Even if police footage isn’t available, there may be security cameras from nearby businesses, traffic cameras from nearby intersections or even dashcam footage from vehicles in nearby traffic, to say nothing of people who are physically present and witnessed the crash who can provide testimony.
Those who get hurt will need medical evidence.
To claim compensation for an injury you suffered in the crash, you will need to prove to the courts or insurance company that the crash either caused the injury or significantly exacerbated it. You will need medical documentation to do that.
The sooner you see your physician or seek evaluation at a hospital or urgent care facility, the clearer the connection between your injuries and the crash will become. Additionally, medical records can help demonstrate that you have made every reasonable effort to reduce the impact of the injuries on your life and to comply with doctors’ orders, which can limit claims that your actions contributed to your current condition.
After you were involved in a car crash and suffered a head injury, you discovered what it means to have post-concussion syndrome. Your medical provider told you that you may suffer from the symptoms of this syndrome for a few weeks or months, though some people have it much longer.
You’ve been dealing with symptoms including headaches, irritability and fatigue. You can’t go back to work because it would require you to be on a computer. Combined with your headaches, there’s just no way for you to get work done with this condition. Adding onto that your complete irritability throughout the shift, you worry that returning to work could actually hurt you in the long-term, leading to possible work-related consequences because of your unpredictable behavior.
Living with this condition is frustrating, and it’s something that the other party who harmed you should be held liable for. Depending on the cause of the collision, they could already be facing criminal charges, such as for drinking and driving or for reckless driving causing injuries. On top of that, you have a right to pursue a civil case against anyone who harms you due to their negligent or reckless actions.
When you file a claim for your injuries, should you talk about post-concussion syndrome?
Yes, you should. This syndrome can affect you for quite some time, and it can have lasting implications for your daily life and job. You want to make sure that the other party is held accountable for all injuries that you’ve suffered, even if the syndrome doesn’t appear immediately following the collision. Our website has more on this injury and what you need to do if you’ve suffered as a victim of a collision.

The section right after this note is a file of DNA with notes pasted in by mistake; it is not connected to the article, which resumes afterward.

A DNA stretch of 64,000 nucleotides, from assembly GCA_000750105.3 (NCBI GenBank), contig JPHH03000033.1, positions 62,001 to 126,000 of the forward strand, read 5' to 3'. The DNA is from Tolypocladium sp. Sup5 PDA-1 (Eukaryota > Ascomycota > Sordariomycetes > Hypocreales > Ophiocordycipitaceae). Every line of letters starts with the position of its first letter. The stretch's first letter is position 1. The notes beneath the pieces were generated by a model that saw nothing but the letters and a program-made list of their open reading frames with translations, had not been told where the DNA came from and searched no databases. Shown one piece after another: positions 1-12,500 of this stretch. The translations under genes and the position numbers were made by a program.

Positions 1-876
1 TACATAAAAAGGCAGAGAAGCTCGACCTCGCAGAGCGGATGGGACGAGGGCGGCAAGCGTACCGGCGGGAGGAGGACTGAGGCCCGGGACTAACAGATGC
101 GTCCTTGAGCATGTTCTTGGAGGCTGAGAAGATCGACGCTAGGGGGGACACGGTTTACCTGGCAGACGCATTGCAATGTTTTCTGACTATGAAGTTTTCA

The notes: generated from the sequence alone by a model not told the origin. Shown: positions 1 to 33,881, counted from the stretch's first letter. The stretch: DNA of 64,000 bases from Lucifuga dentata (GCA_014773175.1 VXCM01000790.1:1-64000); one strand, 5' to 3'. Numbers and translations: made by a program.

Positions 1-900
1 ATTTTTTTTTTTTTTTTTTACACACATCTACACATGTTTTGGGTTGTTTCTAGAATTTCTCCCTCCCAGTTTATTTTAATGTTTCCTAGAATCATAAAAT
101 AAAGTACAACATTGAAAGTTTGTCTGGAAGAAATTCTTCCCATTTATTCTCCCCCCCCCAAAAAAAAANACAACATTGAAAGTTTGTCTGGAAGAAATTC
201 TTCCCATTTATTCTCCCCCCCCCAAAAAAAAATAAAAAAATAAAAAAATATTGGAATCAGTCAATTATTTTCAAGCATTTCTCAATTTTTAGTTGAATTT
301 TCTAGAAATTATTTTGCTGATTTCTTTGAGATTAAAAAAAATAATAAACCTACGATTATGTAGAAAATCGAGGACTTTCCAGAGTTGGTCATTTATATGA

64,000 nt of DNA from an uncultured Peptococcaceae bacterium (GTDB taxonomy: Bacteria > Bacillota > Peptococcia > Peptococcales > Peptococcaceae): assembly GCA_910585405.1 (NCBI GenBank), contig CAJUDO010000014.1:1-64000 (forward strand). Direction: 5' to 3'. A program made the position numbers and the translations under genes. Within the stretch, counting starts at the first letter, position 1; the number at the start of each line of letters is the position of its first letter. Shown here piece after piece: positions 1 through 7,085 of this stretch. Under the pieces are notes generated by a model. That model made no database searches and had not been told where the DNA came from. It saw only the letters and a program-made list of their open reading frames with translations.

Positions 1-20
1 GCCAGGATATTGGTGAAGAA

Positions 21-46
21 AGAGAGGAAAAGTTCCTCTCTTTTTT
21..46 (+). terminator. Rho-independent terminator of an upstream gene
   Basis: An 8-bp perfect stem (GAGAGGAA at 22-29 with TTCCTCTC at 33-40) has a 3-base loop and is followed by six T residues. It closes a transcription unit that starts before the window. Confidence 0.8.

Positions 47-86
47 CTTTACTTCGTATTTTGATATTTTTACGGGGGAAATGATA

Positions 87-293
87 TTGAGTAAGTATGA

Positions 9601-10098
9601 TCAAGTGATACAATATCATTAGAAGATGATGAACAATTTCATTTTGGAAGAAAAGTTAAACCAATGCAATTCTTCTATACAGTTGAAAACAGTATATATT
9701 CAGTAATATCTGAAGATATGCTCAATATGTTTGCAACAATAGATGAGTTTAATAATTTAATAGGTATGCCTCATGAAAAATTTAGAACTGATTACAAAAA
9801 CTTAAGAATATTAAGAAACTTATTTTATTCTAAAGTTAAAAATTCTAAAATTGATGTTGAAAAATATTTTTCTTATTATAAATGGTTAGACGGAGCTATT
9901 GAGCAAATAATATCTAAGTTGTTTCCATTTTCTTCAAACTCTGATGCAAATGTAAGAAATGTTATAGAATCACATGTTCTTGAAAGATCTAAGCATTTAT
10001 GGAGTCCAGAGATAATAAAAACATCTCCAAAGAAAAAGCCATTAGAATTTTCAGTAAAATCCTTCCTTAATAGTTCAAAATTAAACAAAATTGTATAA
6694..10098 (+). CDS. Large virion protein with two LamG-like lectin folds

With spring on its way, we’re entering heavy weather season. That brings additional hazards to your driving, as weather events can have a major impact on your crash risk.
According to the Federal Highway Administration, nearly 21% of all crashes occur in adverse weather conditions, such as rain, sleet, fog, ice, snow or high winds. About 5,000 people are killed and approximately 418,000 are injured each year, on average, due to bad weather conditions.
Does bad weather exonerate bad drivers? Not at all. Although weather conditions can be challenging, they create the same known hazards over and over. Drivers have a legal responsibility to drive safely for the conditions, no matter what they are. There are reliable techniques for driving safely, no matter the conditions.
What are some known weather-related dangers?
Using a 10-year crash average for the years 2007 through 2016, the Federal Highway Administration estimates the most dangerous driving conditions. Somewhat surprisingly, the most dangerous is simply wet pavement:
- Wet pavement: 15% of all crashes
- Rain: 10% of all crashes
- Snow/sleet: 4% of all crashes
- Snow/slushy pavement: 4% of all crashes
- Icy pavement: 3% of all crashes
- Fog: 1% of all crashes
One of the reasons wet pavement is so dangerous is that water mixes with the oil and grease already on the roadway to create a super-slick mix. Another reason may be that people don’t perceive wet pavement as very threatening.
Slow down. The most important lesson for driving safely in poor conditions is to slow down. This may help you prevent a crash altogether, and it can definitely reduce the seriousness of a crash.
Avoid driving through water of unknown depth. If you can’t see how deep a puddle is, you don’t know if it will be too deep for your car. It could flood your engine, impair your brakes and lead to hydroplaning, where a layer of water comes between your tires and the pavement.
Avoid potholes. It may seem obvious, but a large pothole can do serious damage to your vehicle, including disabling it in the roadway.
Keep your tires properly inflated. Having full tires is safer and can reduce the damage caused by potholes.
Watch out for warm-weather vehicles and pedestrians. As soon as the snow is gone – and maybe even before – you will see motorcyclists and bikers on the road in the spring. Be vigilant.
Consider your medications. If you take seasonal allergy medicine during the spring, be aware that it could affect your driving. Find out how you react to these medications before you get behind the wheel.
If you are injured in a car crash, contact a personal injury attorney right away for an evaluation of your case.